Don't hokey-doke this thing when it's so easy to do it right.
You already have the right wires in the wall
You already have a dedicated circuit for your table saw. I presume you don't plan on running both saws at the same time. So we'll simply convert the dedicated table saw line to 240V and we're done.
Let's talk about the difference between a 240V circuit and a 120/240V circuit. A 240V circuit has 2 hots and a safety ground. A 120/240V circuit has 2 hots, neutral and a safety ground, and is able to power both 240V and 120V parts of the machine - such as a dryer's motor/timer or an oven's light.
A table saw will need 240V power. It has no use for neutral.
Convert the 120V saw circuit to 240V
The cable is converted from hot-neutral to hot-hot simply by marking the white wire with black tape to redesignate it a hot.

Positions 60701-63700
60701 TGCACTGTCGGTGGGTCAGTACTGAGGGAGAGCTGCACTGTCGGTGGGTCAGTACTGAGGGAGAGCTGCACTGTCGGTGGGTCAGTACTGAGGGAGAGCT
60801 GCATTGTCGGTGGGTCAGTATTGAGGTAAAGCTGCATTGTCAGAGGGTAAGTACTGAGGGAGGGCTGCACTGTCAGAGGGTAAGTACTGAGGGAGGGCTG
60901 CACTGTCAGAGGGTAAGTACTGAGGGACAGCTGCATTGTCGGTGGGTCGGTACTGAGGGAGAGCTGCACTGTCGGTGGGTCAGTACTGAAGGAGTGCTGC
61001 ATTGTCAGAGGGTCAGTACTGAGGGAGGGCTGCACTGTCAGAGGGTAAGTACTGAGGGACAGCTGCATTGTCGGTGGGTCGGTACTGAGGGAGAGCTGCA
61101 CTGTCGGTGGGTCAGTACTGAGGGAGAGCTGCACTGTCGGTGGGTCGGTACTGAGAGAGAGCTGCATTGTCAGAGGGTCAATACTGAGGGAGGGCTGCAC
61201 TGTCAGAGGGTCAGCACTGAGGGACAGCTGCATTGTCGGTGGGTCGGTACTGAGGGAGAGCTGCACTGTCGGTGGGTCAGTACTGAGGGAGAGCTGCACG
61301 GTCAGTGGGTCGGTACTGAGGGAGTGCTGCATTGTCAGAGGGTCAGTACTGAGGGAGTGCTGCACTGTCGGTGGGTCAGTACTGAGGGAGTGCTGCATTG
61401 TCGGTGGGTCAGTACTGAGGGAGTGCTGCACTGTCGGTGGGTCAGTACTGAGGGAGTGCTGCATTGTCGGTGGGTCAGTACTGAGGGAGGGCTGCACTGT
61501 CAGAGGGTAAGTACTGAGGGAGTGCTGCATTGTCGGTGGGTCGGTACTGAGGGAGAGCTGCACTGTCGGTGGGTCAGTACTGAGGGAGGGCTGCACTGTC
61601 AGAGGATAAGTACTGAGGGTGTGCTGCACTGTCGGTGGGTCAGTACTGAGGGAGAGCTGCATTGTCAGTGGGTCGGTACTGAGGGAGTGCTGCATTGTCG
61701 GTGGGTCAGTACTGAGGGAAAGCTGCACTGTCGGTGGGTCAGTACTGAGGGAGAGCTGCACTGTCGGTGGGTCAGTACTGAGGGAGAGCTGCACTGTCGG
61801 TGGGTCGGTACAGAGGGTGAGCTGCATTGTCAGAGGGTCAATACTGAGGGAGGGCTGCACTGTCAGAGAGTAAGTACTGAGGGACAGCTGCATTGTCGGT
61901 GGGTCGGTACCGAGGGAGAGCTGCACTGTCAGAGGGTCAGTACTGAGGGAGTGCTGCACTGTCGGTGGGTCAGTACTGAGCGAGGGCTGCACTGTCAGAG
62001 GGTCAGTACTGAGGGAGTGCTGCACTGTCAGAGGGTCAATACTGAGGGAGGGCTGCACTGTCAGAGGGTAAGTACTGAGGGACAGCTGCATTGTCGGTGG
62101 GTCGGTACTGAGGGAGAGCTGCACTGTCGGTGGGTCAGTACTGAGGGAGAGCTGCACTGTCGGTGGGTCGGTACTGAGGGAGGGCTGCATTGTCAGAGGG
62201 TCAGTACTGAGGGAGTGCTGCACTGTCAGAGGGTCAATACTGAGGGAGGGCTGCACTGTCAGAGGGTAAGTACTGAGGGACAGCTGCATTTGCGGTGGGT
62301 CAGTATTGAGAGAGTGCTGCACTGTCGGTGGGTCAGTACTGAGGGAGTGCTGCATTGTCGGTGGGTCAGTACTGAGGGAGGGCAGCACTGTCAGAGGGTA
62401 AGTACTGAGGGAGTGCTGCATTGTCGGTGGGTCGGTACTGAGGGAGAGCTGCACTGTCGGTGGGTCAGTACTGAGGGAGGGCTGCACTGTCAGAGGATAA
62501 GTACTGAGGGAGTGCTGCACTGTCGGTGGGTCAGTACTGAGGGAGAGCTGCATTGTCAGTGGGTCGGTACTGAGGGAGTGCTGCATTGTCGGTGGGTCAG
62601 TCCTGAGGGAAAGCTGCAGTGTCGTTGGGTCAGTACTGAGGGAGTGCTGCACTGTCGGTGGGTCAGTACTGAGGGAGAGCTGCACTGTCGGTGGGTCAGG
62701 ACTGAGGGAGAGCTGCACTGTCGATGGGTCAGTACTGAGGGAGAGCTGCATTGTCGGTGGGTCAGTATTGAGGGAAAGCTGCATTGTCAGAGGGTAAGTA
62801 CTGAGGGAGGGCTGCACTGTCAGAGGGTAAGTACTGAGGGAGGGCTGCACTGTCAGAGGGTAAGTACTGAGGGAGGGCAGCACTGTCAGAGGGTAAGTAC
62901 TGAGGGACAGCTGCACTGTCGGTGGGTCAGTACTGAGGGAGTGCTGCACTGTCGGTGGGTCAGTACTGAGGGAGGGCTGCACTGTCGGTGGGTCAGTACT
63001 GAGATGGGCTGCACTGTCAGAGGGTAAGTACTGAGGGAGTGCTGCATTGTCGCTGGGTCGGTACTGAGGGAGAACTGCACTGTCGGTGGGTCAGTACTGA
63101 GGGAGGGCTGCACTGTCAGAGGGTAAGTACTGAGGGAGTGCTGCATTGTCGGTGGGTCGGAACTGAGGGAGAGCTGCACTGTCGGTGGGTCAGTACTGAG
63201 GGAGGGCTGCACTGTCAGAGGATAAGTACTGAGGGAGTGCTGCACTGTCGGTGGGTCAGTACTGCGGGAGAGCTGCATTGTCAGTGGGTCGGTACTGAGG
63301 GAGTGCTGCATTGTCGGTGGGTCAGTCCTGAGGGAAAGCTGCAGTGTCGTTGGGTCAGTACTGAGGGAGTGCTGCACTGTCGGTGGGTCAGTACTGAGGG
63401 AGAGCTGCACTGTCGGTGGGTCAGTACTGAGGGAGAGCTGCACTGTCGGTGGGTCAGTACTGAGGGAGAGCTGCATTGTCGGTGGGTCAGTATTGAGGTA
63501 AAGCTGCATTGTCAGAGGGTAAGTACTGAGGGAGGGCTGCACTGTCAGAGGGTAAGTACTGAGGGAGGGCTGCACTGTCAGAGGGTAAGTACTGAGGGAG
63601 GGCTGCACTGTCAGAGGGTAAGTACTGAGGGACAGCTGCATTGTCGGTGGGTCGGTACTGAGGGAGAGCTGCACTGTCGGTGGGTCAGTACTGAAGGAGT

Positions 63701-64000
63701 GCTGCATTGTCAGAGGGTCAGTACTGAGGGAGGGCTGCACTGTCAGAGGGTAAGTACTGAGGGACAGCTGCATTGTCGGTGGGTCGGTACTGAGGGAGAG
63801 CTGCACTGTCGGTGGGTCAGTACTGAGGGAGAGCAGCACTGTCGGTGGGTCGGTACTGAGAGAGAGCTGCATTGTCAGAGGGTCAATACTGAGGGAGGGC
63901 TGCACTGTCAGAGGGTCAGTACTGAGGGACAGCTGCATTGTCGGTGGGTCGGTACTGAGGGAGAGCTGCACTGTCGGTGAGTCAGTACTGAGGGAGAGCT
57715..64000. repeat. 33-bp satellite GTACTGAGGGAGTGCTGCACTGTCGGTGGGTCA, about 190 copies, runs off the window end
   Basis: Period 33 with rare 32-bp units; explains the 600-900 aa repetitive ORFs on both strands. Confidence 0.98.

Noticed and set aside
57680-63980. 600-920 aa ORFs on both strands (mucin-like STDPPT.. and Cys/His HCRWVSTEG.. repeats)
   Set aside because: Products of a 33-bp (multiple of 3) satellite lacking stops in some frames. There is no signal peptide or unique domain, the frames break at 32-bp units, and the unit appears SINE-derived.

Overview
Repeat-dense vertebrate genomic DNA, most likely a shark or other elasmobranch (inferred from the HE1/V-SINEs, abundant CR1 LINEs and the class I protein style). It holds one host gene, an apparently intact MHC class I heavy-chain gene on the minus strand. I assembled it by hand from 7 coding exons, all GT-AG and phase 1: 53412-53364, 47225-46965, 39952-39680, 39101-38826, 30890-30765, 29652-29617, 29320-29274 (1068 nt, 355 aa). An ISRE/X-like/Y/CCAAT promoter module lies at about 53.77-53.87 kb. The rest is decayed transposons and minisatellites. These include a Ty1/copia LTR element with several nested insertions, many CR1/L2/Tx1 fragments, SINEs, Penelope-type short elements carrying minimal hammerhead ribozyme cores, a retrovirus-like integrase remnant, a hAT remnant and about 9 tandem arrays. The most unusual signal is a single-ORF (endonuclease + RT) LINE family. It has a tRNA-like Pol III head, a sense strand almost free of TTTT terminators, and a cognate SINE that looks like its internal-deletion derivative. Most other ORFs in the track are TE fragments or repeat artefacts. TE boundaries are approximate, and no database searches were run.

Now, it must be punched down onto a circuit breaker.
We could do some very difficult rearranging of panel space. However there's an easier way. There is a 20A 2-pole breaker in the left side center. We'll replace that with a 20/20 tied quadplex. Possibly a Siemens (ITE) Q22020CT2, which provides two tied 2-pole 20A breakers.
- The inner breakers are tied and also are common-trip. I don't know what that existing 20A breaker serves, but it might need common trip. So we place that on the inner.
- The outer breakers are tied, but do not guarantee common trip (they do promise common maintenance shutoff). They are suitable for this saw.
So for this saw circuit, remove the hot from the old saw breaker, and its partner former neutral (the one now marked with black tape). Both those go on the two (outer) hots on the new breaker.
By the way, whoever runted all your hots and neutrals to barely enough length to reach the breakers they're on now.... don't invite them back. Every hot and neutral should be long enough to reach every breaker space in the panel.